This series of blog posts is in response to Steve Lutz’s series on “The 5 Big Issues in Campus Ministry Today”. and his specific thoughts on Missiology, Theological Foundations, Ecclesiology, Innovation, and Sustainability.
Two Examples of Innovation
In my experience, student driven innovation has been absolutely essential to pioneering ministry on campus, and we’ve seen some really amazing things happen as a result. For example, our St. John’s Day Camp was initiated and executed completely by Jackie Markovich, who subsequently became one of our interns:
Jackie had a vision, and through coaching and resourcing, she has created an enduring ministry presence of UT students in one of the poorest neighborhoods in Austin. Truly amazing work!
The missional community network at UT that is developing, Renovate UT, is certainly a noteworthy innovation in college ministry, and has resulted in united training for our ministries and a very unique cooperation. The idea of empowering students to make disciples and baptize them as they come to Christ has already seen abundant fruit…see below for an example:
Through missional communities campus wide at UT, we saw over 100 students come to faith in Christ, and this was primarily driven through students incarnational evangelism!
As we have been tracking the united campus effort, the University of Texas has gone from a place where 6% of students were actively following Christ 5 years ago, to 11% last year. That’s nearly doubling over the span of 5 years! God is certainly at work!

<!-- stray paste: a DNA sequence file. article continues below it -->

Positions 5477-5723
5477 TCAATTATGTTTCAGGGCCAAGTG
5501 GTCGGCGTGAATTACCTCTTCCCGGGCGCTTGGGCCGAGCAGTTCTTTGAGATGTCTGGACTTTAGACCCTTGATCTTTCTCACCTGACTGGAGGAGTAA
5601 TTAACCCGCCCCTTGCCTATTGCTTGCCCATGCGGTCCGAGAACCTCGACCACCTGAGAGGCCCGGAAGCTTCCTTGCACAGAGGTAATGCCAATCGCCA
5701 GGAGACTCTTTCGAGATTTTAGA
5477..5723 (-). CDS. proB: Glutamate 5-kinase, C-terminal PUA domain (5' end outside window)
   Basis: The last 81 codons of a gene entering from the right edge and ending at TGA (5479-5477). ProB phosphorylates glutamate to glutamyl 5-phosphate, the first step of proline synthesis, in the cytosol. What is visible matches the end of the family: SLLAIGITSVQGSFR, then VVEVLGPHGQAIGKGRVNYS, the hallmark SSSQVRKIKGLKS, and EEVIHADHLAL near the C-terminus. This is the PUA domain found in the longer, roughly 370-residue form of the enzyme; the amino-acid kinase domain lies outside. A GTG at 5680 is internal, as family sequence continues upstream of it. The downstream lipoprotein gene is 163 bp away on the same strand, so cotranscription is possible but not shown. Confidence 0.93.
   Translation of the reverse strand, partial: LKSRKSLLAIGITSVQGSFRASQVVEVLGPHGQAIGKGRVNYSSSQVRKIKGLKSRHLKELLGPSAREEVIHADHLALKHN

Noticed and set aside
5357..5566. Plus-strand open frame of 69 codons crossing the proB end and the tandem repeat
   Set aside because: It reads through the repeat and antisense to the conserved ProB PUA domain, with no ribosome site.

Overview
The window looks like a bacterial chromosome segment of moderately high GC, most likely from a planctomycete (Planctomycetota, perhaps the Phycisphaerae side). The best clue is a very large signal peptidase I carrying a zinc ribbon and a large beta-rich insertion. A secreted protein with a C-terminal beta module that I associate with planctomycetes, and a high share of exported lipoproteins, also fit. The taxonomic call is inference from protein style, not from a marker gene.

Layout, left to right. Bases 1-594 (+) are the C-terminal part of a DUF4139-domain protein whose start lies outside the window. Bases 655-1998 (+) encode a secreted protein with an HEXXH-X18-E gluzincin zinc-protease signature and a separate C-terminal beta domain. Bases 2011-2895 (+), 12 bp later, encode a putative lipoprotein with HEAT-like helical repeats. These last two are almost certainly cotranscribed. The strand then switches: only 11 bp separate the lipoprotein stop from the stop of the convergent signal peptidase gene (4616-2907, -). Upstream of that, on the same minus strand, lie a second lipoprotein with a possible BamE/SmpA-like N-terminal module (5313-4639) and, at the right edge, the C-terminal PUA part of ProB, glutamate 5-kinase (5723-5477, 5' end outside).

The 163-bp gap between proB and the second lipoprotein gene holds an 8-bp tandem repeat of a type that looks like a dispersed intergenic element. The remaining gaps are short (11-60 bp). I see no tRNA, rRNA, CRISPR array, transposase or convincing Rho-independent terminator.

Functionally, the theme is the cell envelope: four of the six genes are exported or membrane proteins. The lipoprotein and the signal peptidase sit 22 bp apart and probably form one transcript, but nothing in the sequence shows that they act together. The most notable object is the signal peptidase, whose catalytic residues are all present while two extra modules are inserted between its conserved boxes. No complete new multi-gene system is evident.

The Next Big Idea
One of the next innovations we are looking to make is creating a new mechanism for mobilizing students to the nations, as well as tapping into the social consciousness of many students at UT. We have a number of entrepreneurial students with excellent ideas for gospel-driven social entrepreneurship, and a great desire to make them work. We began to ask the question, what if the church were the place where great social innovation was driven? What if the church were the organization who took great risks on new ideas?
For most students, they lack two things to implement their great ideas: access to startup capital and a network of professionals to help refine and sustain their vision. We rapidly realized that our local church contained both of those resources, and therefore was an excellent launch pad for great innovation. We are excited to begin leveraging some of our missions funding in a “venture capital” form, rather than only contributing to traditional organizations, with the added benefit of mobilizing college students and creating a culture of innovation.
Lastly, it provides us the opportunity to speak the language of our campus, which is heavily driven by social action. We hope that this opportunity gives us a voice to speak the truth that that Gospel is the only worldview that makes sense of social action, which is desperately needed in our context.
Bottom line, the students of our campuses desire to do great things, and are simply waiting to be asked. We hope to create a culture of students who don’t “wait their turn” to do great things, but are radically obeying Christ and taking on huge challenges while they are still in school.
Empowering innovation takes challenging students, and then providing the resources to back them up when the pursue great things. I pray we see a resurgence of innovation in ministry on campuses all over the globe, and that the cause of Christ advances through their radical obedience!